San Diego State vs Houston Las Vegas Bowl Recap
On a record-breaking day for Donnel Pumphrey, San Diego State came back to defeat Houston. Here is what we learned from the Las Vegas Bowl.
The opening day of the 2016-2017 college football postseason provided plenty of interest. Few games offered more intrigue than the matchup between Mountain West champions San Diego State and AAC West heavyweights Houston. The matchup was bound to be one of the best games featuring Group of Five schools, and it did not disappoint.
The game pitted a Cougars team that had just lost head coach Tom Herman to the Texas gig against an Aztecs team whose star running back entered the game with a chance to set the all-time NCAA FBS rushing record. Houston took an early lead in the first quarter, but San Diego State surged back to reach 11 wins for the second straight season thanks to 34 unanswered points in the 34-10 win.
It is always tricky trying to use bowl games to project too much into a team’s season. But let’s try anyway, as we look at three things we learned from today’s Las Vegas Bowl.
Dec 17, 2016; Las Vegas, NV, USA; San Diego State Aztecs running back Donnel Pumphrey (19) carries the ball against the Houston Cougars during the 25th Las Vegas Bowl at Sam Boyd Stadium. Mandatory Credit: Kirby Lee-USA TODAY Sports
1. Pumphrey Sets All-Time FBS Rushing Mark
My colleague already covered Pumphrey’s record-breaking day in detail, but let’s look at exactly what needed to happen to make history today. Here are the yards he gained or lost on each carry:
He was held up four times behind the line of scrimmage, and yet Pumphrey still managed to break 100 yards for the 11th time this season. He added another 26-yard reception, meaning that Pumphrey accounted for more than 55 percent of his team’s total offense in Vegas.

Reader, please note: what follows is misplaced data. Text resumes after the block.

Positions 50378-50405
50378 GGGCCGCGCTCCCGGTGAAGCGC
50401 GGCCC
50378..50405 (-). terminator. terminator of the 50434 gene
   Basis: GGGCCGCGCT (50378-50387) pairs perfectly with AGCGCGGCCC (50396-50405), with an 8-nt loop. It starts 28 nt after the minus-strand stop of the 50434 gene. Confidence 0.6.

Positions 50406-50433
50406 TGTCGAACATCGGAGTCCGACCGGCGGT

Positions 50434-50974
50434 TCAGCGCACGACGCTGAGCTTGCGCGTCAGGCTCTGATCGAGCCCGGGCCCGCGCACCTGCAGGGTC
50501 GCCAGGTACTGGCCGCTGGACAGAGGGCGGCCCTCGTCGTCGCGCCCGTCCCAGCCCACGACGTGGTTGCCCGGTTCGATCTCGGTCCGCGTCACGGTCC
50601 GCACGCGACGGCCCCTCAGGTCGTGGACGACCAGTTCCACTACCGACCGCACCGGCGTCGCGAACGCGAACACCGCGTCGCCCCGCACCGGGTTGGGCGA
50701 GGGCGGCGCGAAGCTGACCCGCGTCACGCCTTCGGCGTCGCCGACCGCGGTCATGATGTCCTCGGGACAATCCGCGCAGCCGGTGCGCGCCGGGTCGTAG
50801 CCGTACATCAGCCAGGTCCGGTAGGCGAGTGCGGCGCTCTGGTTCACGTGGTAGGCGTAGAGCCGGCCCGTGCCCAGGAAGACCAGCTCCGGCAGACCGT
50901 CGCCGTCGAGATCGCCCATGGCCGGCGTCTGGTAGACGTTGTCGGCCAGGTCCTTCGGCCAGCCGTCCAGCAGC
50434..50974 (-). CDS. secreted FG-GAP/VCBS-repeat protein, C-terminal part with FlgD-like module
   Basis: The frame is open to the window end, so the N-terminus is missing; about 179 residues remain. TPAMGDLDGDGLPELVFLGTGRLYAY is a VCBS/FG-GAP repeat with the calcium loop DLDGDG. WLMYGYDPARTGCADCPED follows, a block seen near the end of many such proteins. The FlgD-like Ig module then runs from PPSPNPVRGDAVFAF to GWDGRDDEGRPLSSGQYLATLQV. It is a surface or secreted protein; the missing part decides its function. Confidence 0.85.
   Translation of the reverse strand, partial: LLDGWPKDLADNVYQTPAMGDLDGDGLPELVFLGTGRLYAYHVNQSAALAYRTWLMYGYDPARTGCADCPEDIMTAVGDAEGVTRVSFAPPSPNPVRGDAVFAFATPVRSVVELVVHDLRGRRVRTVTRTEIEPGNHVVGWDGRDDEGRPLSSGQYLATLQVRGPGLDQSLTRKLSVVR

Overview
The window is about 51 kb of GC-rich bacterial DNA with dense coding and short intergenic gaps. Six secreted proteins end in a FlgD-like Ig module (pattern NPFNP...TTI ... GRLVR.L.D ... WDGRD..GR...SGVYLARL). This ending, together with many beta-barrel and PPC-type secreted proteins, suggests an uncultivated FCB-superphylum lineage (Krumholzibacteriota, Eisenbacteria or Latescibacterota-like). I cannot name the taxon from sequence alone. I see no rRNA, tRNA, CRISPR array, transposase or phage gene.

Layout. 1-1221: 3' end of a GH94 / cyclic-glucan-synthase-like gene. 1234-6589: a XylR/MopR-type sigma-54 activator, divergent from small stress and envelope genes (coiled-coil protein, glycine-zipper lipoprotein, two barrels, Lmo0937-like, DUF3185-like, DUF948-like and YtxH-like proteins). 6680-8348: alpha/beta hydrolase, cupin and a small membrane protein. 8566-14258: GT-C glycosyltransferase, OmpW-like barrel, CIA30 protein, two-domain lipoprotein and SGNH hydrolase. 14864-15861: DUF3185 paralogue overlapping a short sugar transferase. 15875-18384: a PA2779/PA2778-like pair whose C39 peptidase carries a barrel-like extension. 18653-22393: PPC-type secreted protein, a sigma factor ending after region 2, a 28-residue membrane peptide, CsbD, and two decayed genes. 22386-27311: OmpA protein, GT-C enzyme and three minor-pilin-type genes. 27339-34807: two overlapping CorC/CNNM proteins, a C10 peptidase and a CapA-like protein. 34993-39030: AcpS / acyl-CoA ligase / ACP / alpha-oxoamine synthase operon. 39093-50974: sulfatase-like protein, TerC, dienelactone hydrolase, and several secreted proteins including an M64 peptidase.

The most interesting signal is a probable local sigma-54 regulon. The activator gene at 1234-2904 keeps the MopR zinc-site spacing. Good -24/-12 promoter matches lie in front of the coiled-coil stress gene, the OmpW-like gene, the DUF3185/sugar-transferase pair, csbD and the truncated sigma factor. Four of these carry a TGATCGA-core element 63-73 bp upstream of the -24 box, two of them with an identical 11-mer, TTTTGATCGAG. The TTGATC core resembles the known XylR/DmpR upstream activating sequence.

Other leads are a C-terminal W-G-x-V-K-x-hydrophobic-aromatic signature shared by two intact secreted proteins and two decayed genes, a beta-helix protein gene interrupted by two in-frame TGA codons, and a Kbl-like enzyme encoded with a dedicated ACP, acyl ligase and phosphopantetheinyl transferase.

It wasn’t guaranteed that Pumphrey would claim the record, especially after a late-season swoon where he went two straight games without reaching triple digits. But as he prepares to enter the 2017 NFL Draft, the man who just passed Ron Dayne for the all-time FBS rushing record bolstered his draft stock with a strong performance in the Las Vegas Bowl.
Dec 17, 2016; Las Vegas, NV, USA; San Diego State Aztecs quarterback Ryan Agnew (9) is pressured by Houston Cougars linebacker Steven Taylor (41) in the second quarter during the 25th Las Vegas Bowl at Sam Boyd Stadium. Mandatory Credit: Kirby Lee-USA TODAY Sports
2. Houston’s Defense is Fearsome and Only Getting Better
The Aztecs might have walked away from the Las Vegas Bowl with a 34-10 victory, but they needed an historic day from Donnel Pumphrey to do so against one of the best defenses in the country. But that only came after Pumphrey was held to negative yardage in the first quarter, and the Cougars also managed to bottle up speedy change-of-pace back Rashaad Penny. Penny was held to a season-low 10 yards on nine carries.
Thus Pumphrey was about the only thing that worked on offense for the Aztecs. Led by freshman defensive lineman Ed Oliver, Houston recorded two sacks and seven tackles for loss on the day. Aztecs quarterback Christian Chapman completed 10 of his 14 passes for 128 yards and a touchdown, and Juwan Washington ran in a late touchdown to extend the margin of victory. But San Diego State was held 200 yards under their season average for total offense, finishing the day with just 255 total yards.
Dec 17, 2016; Las Vegas, NV, USA; Houston Cougars quarterback Greg Ward Jr. (1) throws the ball as San Diego State Aztecs defensive lineman Jay Henderson (46) defends during the first quarter at Sam Boyd Stadium. Mandatory Credit: Joshua Dahl-USA TODAY Sports
2. Aztecs Defense Won the Las Vegas Bowl
As mentioned in the previous slide, San Diego State finished with just 255 total yards of offense against a ferocious Houston defense. But the Aztecs stifled a dynamic Cougars offense as well and played a pivotal role in the victory. Kameron Kelly intercepted two Greg Ward Jr. passes, while Calvin Munson had another pick and Ron Smith returned a fourth 54 yards for a touchdown. Ward was never able to get comfortable, throwing for 229 yards but unable to make anything happen with his legs.
The Aztecs front seven dominated Houston’s offensive line. Duke Catalon gained just 18 yards on 14 carries, while the Cougars as a team managed only 25 total rushing yards and gained less than a yard per carry. Houston was held three times on fourth-down tries, a far cry from enjoying the seventh-best conversion rate during the regular season. After taking an early lead on two long first-quarter scoring drives, the defense turned things around by giving the SDSU offense several short fields to work with.
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